Tags: Female Attorney

Female lawyers face different challenges.  Early in my career, I was speaking with several female colleagues about a particular type of difficult witness or adversary: the one who makes inappropriate, gender-based comments.  We’ve all been there.  Admittedly, when asked how I dealt with that situation, I said that I follow my first instinct, which is to brush it off, to ignore it, to move on.  But these women challenged me to confront the situation, arguing that this behavior will not improve unless we do.

The American Bar Association has confronted this problem.  In 2016, the ABA approved a change to the Model Rules of Professional Conduct that makes it an ethical violation for attorneys to harass or discriminate in the course of their practices.  Under the new version of Model Rule 8.4, it is professional misconduct for a lawyer to

engage in conduct that the lawyer knows or reasonably should know is harassment or discrimination on the basis of race, sex, religion, national origin, ethnicity, disability, age, sexual orientation, gender identity, marital status or socioeconomic status in conduct related to the practice of law.

The comments to this Rule specifically define the prohibited conduct to include “harmful verbal or physical conduct that manifests bias or prejudice towards others.”  Under this Rule, one might argue, calling a female attorney “honey, sweetheart, or dear,” commenting on her need to take breaks from a hearing or deposition to use a breast pump, or relating her aggressiveness to her menstrual cycle constitutes unethical and sanctionable misconduct.  In more recent years, several states have debated whether to incorporate this change into their professional rules – with mixed results.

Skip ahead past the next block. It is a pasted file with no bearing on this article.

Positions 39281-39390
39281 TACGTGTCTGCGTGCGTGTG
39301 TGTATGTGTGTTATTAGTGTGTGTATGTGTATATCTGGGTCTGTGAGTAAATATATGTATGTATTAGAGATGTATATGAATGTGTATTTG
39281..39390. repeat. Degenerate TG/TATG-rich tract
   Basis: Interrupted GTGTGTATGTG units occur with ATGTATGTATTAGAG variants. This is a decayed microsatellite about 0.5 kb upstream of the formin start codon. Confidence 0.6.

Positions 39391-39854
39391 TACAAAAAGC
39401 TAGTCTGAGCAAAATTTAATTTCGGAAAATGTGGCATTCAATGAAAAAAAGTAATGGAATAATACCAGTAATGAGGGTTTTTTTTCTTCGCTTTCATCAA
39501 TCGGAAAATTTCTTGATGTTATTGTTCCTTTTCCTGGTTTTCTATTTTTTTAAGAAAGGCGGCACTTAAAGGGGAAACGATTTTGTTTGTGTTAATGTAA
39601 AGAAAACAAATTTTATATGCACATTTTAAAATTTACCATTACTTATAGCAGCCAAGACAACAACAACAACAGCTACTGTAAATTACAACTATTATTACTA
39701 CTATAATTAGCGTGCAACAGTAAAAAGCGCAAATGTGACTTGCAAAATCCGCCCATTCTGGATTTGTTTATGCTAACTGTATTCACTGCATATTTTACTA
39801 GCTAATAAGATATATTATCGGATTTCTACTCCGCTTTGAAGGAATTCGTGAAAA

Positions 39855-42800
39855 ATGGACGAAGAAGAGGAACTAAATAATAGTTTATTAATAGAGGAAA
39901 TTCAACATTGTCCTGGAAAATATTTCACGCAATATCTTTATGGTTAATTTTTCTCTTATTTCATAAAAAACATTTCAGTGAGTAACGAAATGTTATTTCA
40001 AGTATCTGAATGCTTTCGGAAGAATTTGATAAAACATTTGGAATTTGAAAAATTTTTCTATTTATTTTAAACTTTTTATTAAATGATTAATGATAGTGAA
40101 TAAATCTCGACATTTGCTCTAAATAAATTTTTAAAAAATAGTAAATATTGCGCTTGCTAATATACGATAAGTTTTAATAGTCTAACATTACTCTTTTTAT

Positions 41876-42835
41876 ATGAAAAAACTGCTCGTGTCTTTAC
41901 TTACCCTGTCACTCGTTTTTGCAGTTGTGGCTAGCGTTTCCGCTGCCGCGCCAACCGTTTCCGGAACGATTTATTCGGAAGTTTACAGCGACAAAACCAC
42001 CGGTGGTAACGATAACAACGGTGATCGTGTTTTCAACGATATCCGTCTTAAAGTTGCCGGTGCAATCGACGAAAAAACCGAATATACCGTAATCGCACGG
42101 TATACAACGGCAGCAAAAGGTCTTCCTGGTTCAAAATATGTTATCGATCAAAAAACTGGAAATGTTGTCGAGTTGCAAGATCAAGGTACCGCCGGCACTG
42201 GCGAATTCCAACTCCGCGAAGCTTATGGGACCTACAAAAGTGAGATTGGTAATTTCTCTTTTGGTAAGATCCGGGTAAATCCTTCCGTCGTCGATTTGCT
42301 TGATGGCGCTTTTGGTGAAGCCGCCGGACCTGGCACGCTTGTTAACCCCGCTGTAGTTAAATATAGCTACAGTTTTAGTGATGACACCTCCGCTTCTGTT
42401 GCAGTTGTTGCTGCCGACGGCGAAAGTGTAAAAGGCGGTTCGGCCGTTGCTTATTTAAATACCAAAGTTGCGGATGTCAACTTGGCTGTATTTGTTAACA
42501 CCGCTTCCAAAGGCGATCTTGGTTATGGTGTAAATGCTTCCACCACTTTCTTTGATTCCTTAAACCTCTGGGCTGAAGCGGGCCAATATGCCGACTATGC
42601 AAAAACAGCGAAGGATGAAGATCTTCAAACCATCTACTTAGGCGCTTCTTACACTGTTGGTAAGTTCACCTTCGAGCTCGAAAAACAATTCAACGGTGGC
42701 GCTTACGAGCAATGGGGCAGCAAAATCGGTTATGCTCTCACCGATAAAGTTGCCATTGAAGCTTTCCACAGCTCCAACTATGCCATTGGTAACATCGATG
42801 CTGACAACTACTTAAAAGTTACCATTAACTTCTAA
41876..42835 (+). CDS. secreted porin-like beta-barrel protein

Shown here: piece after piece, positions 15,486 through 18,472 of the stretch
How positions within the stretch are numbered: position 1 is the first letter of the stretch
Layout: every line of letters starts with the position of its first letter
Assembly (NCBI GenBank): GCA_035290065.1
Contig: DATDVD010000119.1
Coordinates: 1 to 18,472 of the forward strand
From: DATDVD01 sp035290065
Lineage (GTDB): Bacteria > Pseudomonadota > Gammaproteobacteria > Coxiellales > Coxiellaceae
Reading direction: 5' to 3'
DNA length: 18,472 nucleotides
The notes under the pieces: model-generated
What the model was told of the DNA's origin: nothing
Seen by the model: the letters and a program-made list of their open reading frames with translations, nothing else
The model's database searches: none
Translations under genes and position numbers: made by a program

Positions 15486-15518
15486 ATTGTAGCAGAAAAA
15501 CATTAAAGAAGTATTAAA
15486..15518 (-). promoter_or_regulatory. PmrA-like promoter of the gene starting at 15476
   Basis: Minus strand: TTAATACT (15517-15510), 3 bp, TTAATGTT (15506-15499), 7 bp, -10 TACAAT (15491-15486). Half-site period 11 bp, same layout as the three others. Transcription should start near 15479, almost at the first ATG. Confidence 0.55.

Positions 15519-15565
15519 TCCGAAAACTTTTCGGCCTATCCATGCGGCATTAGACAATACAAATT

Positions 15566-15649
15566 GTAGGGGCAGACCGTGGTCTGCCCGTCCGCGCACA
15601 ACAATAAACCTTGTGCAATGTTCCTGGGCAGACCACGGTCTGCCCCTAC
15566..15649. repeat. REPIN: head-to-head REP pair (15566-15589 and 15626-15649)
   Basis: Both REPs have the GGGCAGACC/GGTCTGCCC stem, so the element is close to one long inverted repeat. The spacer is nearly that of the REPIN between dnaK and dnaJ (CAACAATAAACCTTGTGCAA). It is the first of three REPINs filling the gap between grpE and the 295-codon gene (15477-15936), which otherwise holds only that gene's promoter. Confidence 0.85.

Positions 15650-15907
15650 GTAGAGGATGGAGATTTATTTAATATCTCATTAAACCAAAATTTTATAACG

The ABA rightly recognizes the corrosive effect of this behavior.  First, this behavior demeans and undermines female attorneys to whom it is directed – which, in many cases, is precisely the reason that the comments are made, even if those engaging in the behavior do not realize it.  Many factors lead to the attrition of female lawyers, but this behavior certainly doesn’t help make the practice of law a welcoming place for women.  Also, and just as significantly, this behavior affects the way that juries and others in the courtroom perceive the lawyer, her client, her arguments, and the case – thus undermining the fundamental fairness of the justice system.

The real question for many is how to effectively address this behavior.  On one end of the spectrum, some women will prefer to do what my first instincts told me:  ignore it.  On the other end, some women will challenge the offender “on the mat.”  For many, traveling that road is difficult.  They risk inviting the familiar “Oh, lighten up” response or even endangering a professional relationship.  One suggested way to confront the offender is to repeat and pose what was said as a question, perhaps even feigning uncertainty whether you heard the comment.  In other words, “I’m sorry, did you just call me sweatheart?”  The hope is that, when the offender hears the comment repeated, he will realize his mistake, apologize, and try to do better.  If that doesn’t work, a more direct approach may be warranted, particularly if the behavior is severe or repeated.

It is important, with any difficult witness or adversary, to remember the words of Justice Neil Gorsuch: “There is a such thing as discovery karma.”  If the comment is made in writing or on the record, or if the behavior persists, the judge or jury will eventually learn about it, and, when they do, their tactics will not help them. For questions, call one of our Sioux Falls, Sioux City, or Omaha attorneys today. 


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